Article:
Our Day in Chiang Mai Thailand

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We dropped our laundry off yesterday to the place across the street from our hotel in Chiang Mai Thailand that our hosts recommended. It looked like a pretty seedy operation. She took our bag of laundry and threw it into a pile with many other bags of laundry. We were quite dubious as to whether we would see any or all of our clothes again.

Typical street scene in Chiang Mai Thailand

Chiang Mai, and indeed Thailand itself, seems inherently chaotic.  I think that this is a characteristic about many southeast Asian countries.  Streets are confusing, shops are randomly open and closed with no rhyme or reason.  This is partially why I assumed that our laundry would get screwed up.

Proceeding on with our day  we walked to the Warrorot Market, which is one of the main food markets in Chiang Mai Thailand.  There, we saw all manner of strange foods for sale…strange fruits and meats, odd fish, bugs, worms and lots of local color.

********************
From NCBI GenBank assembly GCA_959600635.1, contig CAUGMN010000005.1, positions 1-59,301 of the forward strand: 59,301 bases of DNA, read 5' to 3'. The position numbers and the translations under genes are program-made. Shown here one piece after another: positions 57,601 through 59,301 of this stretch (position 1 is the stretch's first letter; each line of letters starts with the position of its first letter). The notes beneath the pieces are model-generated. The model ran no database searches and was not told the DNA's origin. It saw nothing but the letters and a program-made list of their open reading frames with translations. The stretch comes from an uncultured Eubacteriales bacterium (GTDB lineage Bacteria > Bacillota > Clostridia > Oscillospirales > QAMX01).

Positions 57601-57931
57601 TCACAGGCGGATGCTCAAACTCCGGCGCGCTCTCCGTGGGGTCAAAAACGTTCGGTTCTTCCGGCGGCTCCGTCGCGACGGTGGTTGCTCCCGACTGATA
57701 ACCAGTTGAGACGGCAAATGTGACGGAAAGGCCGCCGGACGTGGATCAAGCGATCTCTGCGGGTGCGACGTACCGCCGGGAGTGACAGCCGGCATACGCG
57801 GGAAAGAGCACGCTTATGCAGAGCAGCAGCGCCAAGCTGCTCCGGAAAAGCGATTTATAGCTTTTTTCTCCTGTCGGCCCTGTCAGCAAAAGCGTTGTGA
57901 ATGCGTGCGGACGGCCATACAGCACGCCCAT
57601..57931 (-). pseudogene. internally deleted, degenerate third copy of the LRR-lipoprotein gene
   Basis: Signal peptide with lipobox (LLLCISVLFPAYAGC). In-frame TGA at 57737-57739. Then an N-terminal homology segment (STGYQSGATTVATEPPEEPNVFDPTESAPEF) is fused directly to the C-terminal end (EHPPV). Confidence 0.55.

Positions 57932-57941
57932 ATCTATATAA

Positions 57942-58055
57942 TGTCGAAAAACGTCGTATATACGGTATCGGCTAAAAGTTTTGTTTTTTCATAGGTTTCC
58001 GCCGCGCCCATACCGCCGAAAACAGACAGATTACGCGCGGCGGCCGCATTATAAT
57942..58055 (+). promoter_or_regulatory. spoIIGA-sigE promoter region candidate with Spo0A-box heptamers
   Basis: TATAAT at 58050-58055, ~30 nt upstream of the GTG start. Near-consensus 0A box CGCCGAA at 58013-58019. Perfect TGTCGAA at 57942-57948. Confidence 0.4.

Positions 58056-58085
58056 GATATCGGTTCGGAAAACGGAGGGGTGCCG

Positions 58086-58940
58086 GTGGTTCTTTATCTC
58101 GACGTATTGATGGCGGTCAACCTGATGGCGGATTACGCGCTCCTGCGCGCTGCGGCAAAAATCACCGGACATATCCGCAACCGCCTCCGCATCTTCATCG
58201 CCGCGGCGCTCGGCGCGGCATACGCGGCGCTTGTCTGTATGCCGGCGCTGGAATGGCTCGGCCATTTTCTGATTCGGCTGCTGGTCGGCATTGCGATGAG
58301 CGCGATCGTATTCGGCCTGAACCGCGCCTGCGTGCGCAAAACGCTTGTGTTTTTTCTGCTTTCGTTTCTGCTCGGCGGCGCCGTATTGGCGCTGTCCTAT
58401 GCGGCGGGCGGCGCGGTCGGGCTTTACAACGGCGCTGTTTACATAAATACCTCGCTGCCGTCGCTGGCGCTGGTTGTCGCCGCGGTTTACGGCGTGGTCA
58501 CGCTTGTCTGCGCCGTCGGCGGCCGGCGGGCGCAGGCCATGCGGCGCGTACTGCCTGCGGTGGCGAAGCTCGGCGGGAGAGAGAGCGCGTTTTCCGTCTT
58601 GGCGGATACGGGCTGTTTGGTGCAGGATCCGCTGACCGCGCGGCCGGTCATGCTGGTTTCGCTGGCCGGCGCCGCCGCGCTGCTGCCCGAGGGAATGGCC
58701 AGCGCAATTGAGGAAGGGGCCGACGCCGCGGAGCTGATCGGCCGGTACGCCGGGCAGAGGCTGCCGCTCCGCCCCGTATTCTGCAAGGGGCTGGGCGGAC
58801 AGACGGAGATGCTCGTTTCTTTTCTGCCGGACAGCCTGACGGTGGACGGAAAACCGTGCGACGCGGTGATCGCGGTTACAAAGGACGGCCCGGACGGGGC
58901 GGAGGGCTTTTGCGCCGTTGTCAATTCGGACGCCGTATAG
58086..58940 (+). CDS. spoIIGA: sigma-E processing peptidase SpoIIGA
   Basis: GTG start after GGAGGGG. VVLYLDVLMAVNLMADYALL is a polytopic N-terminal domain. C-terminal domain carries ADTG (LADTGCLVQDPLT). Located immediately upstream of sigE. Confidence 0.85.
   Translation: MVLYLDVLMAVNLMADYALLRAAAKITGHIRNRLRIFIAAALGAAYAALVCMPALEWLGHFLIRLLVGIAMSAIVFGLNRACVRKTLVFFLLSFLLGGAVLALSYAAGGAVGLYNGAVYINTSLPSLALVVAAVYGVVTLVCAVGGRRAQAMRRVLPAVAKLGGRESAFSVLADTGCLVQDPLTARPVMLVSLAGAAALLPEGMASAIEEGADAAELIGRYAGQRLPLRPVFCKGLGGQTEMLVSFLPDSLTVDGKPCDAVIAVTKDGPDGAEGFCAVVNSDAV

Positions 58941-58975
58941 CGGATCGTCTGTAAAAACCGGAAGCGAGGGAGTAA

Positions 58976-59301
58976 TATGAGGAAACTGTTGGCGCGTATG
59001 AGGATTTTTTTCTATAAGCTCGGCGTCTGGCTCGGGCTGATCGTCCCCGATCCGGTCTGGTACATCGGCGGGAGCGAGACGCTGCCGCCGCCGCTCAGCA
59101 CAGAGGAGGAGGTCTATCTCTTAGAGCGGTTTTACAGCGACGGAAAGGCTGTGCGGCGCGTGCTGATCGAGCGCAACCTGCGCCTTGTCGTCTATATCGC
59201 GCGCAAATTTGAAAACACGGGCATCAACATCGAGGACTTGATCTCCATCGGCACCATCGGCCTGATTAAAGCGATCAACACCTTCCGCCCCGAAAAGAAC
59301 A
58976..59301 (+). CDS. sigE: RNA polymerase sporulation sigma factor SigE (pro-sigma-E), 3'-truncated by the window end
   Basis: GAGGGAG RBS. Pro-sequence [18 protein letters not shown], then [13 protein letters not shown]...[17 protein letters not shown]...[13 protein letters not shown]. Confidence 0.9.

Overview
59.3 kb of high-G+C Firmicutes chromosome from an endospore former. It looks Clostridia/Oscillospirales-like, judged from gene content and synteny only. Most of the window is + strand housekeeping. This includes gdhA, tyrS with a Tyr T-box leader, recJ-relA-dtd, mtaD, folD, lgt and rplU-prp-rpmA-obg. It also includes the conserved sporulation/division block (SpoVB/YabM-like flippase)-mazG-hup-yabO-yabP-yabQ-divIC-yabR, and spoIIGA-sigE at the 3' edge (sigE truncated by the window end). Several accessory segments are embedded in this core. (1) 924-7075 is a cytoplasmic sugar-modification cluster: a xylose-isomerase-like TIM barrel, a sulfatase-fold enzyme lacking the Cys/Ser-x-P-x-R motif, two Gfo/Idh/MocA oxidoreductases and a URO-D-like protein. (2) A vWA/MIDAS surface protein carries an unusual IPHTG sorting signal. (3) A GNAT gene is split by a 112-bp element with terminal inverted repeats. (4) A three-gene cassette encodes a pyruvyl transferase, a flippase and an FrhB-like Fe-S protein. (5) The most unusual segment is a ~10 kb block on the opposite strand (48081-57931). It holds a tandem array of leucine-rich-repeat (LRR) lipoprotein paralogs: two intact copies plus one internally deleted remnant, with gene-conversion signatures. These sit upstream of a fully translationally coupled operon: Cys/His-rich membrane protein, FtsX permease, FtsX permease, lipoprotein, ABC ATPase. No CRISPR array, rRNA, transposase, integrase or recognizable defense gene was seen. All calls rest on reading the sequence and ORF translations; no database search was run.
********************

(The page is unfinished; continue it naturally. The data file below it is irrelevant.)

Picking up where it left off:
Worms for sale in the Warorot Market in Chiang Mai Thailand

Continuing along the river in Chiang Mai Thailand we walked past the flower market, and across to the other side of the river.  We had some great pad thai street food along the way (delicious and SUPER cheap) and ended up exploring the wonders of the night market before heading back to the hotel to collect our laundry.


Street Food booth, Chiang Mai Thailand
While walking along the flower market, we stopped at this little street food booth for Pad Thai for lunch.


The laundry lady pulled our clothes, which had been put into a plastic bag, out of a pile of other bags within a few seconds (how she knew which ones were ours, I have no idea, as there was no obvious system of tagging in place.)

They had been cleaned, pressed and folded neatly, all for about $2.  My assumptions about our laundry lady had been completely unfair.

So, maybe just as it was unfair to assume that the wash lady had no system, perhaps it is also unfair to assume that Thailand has no organizational system.  Perhaps there is a system in place, just below the surface and not immediately visible from the outside.

Lesson learned…I will look more closely next time before making assumptions that might not turn out to be true about systems in other countries that I don’t necessarily understand.

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